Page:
The National Portrait Gallery, London, has acquired a portrait of Amy Winehouse which will go on display today.
The painting, which was made shortly after the singer’s death in July 2011, was bought by the Gallery, with support from the Art Fund, the national fundraising charity for art.
Painted by the internationally-renowned artist Marlene Dumas (who has had solo exhibitions at Tate, Pompidou Centre and MoMA), Amy—Blue is an oil-on-canvas head study, scarcely larger than a sheet of A4 paper. Working primarily from photographic sources, her subjects are often portrayed at close-crop. Using a striking palette of mainly blue and black with hints of pink and white, the artist has chosen to focus tightly on the singer’s head so the viewer is drawn to the singer’s distinctive eyes and eye-liner. By simplifying the singer’s characteristic features in this way, Dumas has created an icon as well as a strong likeness.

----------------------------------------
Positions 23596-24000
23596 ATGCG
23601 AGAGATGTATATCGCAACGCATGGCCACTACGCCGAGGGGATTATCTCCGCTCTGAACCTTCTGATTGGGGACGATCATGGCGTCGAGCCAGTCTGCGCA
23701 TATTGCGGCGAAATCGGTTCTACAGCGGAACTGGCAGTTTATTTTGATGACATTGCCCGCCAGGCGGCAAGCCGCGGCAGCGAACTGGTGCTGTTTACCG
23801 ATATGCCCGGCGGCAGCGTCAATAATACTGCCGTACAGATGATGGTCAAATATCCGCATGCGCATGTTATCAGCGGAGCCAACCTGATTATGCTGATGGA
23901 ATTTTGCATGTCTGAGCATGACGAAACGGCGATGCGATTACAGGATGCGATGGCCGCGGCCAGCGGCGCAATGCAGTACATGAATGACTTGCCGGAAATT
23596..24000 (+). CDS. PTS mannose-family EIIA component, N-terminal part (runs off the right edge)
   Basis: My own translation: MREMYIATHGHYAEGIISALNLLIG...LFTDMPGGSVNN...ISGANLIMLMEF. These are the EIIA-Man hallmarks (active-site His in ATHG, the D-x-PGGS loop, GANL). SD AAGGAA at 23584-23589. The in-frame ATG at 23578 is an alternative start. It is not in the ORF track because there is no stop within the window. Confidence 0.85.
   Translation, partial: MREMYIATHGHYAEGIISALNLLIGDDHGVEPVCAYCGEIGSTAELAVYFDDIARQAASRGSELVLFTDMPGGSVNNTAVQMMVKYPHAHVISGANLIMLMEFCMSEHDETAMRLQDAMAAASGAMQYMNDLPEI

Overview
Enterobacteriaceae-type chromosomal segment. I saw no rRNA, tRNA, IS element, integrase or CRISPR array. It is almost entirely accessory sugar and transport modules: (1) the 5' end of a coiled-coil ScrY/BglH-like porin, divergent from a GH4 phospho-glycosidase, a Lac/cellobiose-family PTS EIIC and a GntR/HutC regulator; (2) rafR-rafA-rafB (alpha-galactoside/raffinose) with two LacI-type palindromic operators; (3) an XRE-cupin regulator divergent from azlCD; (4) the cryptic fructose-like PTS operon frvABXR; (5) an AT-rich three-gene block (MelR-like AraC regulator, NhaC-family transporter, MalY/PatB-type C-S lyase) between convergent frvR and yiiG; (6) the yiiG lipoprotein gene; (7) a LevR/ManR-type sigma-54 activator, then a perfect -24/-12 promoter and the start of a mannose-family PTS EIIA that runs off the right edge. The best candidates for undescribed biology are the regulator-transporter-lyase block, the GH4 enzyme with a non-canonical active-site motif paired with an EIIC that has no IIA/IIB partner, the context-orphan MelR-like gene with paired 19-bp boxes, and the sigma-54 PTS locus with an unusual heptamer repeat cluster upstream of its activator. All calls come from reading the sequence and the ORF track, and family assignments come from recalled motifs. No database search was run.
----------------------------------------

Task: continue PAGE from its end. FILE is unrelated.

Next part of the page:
The Amsterdam-based South African artist recalls being moved upon hearing of Winehouse’s death and afterwards searching through images of the singer on the internet. Like many of Dumas’s works, the portrait is commemorative, but it also presents a restoration of the subject in paint.
Since her death, her family has set up the Amy Winehouse Foundation, raising hundreds of thousands of pounds in her name to help disadvantaged young people, particularly those struggling with issues around drug and alcohol misuse.
www.amywinehousefoundation.org – @AmysFoundation – text AMY to 70007 to donate £3
Amy—Blue’ (Amy Winehouse) by Marlene Dumas, 2011 © Marlene Dumas